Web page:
Friday, April 14, 2023

The View On Pop Culture: Beatiful Creatures, Buddy & Julie Miller, BadAzz Mofo zine, The Terminator DVD (2001)

Beautiful Creatures
Beautiful Creatures


A full-blown ‘80s rock revival is right around the corner, loyal readers. As such, it’s no longer “passe” to enjoy hard-rocking, hard-partying MTV bad boys like Motley Crue or Poison. L.A.-styled “glam metal” is back in vogue, the first shot of nostalgia fired in the form of Beautiful Creatures. The band’s self-titled debut Beautiful Creatures (Warner Bros. Records) opens with a guitar riff straight out of the Mickey Most playbook, dropping the listener through a cultural rabbit hole and onto the Hollywood music scene circa 1985.

Appropriately enough, an authentic L.A. glam band shouter – former Bang Tango frontman Joe LeSte – fronts Beautiful Creatures. Add a couple of fine young guitarists in the form of DJ Ashba and Anthony Focx, both weaned on Metallica and Black Sabbath, match them with an explosive rhythm section and you have a first rate wrecking crew. Beautiful Creatures reminds me a lot of the underrated and influential early ‘80s band Hanoi Rocks. Like those Finnish glamboys, BC rocks as hard as a hailstorm, filling their debut with everything an appreciative headbanger could ever want. From radio-friendly rock (“Ride”) to the obligatory power ballad (“Wish”) to guitar pyrotechnics (“Step Back”), Beautiful Creatures manages to raise the roof with reckless abandon. With LeSte’s soaring vocals and twin guitars that slash like a sabretooth’s eyeteeth, Beautiful Creatures bring the sheer joy and spirit of rocking loudly to tunes like “New Orleans” and “Blacklist.” It’s an impressive debut from a band that is probably a year or two ahead of their time.

Buddy & Julie Miller
Although both Buddy and Julie Miller have enjoyed critically-acclaimed careers as singers and songwriters, the pair’s self-titled Buddy & Julie Miller (Hightone Records) is the first album this talented husband-and-wife duo have created together. Julie Miller is best known as a folk artist, with half-dozen albums to her credit during the past decade. Buddy Miller has kicked around since the late sixties, working with folks like Shawn Colvin and Jim Lauderdale and most recently as guitarist for Emmylou Harris. As songwriters, the duo has placed cuts with country artists like the Dixie Chicks, Brooks & Dunn and Lee Ann Womack.

For their first album together, the two have drawn heavily on Julie’s considerable songwriting skills, exploring such musical paths as traditional country (“Little Darlin”), edgy blues (“Dirty Water”) and Steve Earle-styled roots rock (“The River’s Gonna Run”). The handful of cover songs they’ve chosen are priceless, from Richard Thompson’s bittersweet “Keep Your Distance” to Dylan’s winsome “Wallflower.” Julie’s sweet, high-pitched vocals are matched by Buddy’s twangy growl, the differences between the two singers oddly effective. Buddy is an excellent guitarist, bringing a great deal of emotion and passion to his playing while Julie’s charisma shines through every song. A favorite of the alt-country crowd, Buddy & Julie Miller are a unique pairing, their first album together a wonderful display of talent and hard-won experience.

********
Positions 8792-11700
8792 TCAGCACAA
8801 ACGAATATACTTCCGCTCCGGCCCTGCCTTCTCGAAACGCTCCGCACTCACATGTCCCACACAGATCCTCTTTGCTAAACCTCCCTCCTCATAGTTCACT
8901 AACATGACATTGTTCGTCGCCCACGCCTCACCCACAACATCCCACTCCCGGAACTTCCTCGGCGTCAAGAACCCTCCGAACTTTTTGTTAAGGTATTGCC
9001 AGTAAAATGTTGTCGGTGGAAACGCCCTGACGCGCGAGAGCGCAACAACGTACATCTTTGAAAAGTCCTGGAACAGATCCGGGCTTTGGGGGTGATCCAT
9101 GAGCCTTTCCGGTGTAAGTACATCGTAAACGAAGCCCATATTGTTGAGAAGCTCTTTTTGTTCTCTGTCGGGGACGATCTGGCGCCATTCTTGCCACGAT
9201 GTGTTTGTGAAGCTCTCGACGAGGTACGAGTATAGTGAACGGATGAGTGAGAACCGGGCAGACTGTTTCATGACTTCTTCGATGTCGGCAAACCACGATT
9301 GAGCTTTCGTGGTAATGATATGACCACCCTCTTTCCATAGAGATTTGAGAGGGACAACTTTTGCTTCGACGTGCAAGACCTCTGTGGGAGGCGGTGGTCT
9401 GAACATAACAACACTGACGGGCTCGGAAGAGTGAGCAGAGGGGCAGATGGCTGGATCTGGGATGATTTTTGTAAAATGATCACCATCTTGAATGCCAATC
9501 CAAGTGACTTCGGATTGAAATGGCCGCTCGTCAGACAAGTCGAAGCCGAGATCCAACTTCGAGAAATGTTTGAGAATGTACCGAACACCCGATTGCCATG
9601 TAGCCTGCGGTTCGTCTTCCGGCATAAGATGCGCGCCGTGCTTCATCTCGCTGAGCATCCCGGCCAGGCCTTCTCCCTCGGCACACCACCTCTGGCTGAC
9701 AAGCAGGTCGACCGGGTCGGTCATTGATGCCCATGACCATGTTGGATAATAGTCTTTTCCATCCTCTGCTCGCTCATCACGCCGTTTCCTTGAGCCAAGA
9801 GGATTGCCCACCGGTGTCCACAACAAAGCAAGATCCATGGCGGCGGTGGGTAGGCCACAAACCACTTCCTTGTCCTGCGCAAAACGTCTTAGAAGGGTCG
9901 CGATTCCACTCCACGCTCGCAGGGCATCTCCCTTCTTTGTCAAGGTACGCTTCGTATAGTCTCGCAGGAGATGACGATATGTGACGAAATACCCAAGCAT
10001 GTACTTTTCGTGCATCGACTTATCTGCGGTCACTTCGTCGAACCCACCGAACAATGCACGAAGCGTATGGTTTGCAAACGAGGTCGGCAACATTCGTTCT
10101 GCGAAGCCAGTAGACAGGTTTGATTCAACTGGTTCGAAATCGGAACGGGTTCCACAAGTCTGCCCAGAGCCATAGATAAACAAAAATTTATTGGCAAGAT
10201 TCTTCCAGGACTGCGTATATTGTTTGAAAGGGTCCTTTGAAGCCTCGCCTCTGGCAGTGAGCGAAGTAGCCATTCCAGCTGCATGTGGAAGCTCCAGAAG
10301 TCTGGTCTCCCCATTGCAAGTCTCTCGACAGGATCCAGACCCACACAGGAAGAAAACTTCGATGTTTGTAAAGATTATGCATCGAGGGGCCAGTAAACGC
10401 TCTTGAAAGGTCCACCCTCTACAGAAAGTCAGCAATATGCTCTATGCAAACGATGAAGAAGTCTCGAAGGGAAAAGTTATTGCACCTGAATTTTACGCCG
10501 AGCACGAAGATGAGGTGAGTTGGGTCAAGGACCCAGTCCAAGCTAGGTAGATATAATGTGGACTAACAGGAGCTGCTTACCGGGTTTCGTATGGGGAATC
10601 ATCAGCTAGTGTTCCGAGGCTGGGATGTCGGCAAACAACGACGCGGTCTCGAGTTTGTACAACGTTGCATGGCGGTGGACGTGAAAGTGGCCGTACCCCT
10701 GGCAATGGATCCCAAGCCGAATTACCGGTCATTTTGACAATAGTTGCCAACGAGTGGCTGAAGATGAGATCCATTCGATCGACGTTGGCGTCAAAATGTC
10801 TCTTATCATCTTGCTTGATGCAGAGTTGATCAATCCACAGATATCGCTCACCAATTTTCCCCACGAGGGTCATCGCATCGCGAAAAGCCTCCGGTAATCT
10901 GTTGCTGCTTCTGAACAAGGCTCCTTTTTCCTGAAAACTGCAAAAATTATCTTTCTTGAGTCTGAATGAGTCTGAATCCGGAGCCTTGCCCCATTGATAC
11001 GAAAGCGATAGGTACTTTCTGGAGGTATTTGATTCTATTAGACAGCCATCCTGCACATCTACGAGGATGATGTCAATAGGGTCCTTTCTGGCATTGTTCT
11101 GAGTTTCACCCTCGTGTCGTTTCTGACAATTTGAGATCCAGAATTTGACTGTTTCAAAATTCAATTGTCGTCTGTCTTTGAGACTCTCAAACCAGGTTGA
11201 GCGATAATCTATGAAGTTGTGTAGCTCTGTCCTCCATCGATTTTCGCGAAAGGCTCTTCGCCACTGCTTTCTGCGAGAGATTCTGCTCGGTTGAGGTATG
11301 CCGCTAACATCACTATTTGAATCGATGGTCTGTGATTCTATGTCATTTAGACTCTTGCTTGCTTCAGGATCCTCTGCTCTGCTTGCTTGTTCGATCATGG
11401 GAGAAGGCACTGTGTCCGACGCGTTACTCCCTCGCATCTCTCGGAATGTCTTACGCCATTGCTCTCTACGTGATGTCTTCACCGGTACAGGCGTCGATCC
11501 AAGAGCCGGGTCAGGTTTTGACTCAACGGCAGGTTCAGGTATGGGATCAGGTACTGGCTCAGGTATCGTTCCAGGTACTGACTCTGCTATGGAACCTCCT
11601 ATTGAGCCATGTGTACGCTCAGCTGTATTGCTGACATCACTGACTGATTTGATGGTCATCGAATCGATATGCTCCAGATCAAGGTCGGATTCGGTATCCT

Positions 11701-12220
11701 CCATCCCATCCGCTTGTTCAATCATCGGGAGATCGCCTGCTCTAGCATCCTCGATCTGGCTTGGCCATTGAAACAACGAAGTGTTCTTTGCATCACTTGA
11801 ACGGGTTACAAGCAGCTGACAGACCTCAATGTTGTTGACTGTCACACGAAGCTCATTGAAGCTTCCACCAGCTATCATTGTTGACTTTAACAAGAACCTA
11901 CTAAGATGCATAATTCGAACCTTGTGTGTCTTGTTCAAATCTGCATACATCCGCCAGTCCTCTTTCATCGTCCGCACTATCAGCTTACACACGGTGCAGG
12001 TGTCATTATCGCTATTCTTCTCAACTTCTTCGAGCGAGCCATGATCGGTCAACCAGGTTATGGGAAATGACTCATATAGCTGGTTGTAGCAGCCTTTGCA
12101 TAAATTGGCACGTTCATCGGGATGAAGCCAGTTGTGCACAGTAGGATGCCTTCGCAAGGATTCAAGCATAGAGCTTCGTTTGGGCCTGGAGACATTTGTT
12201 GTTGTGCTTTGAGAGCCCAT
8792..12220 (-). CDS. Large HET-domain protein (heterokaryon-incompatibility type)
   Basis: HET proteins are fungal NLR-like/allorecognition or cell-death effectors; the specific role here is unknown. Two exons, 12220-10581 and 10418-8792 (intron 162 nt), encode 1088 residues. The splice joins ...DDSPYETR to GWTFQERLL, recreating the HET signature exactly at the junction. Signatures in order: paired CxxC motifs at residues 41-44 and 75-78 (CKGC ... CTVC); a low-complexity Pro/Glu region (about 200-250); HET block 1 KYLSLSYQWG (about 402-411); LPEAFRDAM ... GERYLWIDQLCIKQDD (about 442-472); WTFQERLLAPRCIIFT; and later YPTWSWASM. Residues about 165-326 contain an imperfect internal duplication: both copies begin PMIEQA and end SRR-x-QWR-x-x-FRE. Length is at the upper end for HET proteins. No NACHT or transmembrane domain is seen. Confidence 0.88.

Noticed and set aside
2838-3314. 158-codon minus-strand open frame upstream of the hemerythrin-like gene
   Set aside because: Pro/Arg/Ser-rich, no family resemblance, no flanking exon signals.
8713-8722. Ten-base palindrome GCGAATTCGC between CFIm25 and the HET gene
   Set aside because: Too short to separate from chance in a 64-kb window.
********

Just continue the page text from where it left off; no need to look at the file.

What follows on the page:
Hollywood may crank out its big-budget blockbusters, but a lot of movie fans still prefer low-budget morsels like The Warriors or The Evil Dead. David Walker’s excellent BadAzz MoFo zine covers the “Blaxploitation” film beat, Walker and his small staff doing an invaluable job documenting the mid-seventies phenomenon of films like Shaft and The Mack that reflected and helped define African-American culture at the time. Issue #6 of BadAzz MoFo offers interviews with actors Glynn Turman (Cooley High) and Antonio Fargas (“Huggy Bear”) and singer/actor Corey Glover (Living Colour). The zine also includes an insightful article on the fondly remembered Fat Albert & The Cosby Kids cartoon, an informative guide to the DVD format and more movie reviews that you can digest in one sitting. An entertaining and well-researched publication, BadAzz MoFo delivers a much-needed perspective on an often-overlooked facet of pop culture. Check them out on the web at  

The Terminator
Long before Titanic became the highest-grossing movie of all time, director James Cameron was just another graduate of Roger Corman’s New World Pictures who was chasing hard coin in Hollywood. At the time of its 1984 release, The Terminator (MGM Home Entertainment DVD) was a low-budget sci-fi long shot that ended up paying off big-time for both Cameron and star Arnold Schwarzenegger. A chilling tale of a post-apocalyptic future in which machines rule the planet, Arnie plays a killer robot sent back in time from 2029 to 1984 to kill Sarah Connor (played to perfection by Linda Hamilton), the would-be mother of the future savior of mankind, John Connor.

The film’s special effects and action sequences are still breathtaking, the DVD’s improved digital picture and sound jumping right out of your screen and speakers. Special features like a director’s commentary and a pair of documentaries make this a nice set for fans, and if this “special edition” DVD of The Terminator isn’t quite as nice as last years T2 set, it’s a welcome addition to the fan’s film library nonetheless. Watch closely for fleeting pre-fame appearances from Bill Paxton and David Hyde Pierce! (View From The Hill, September 2001)

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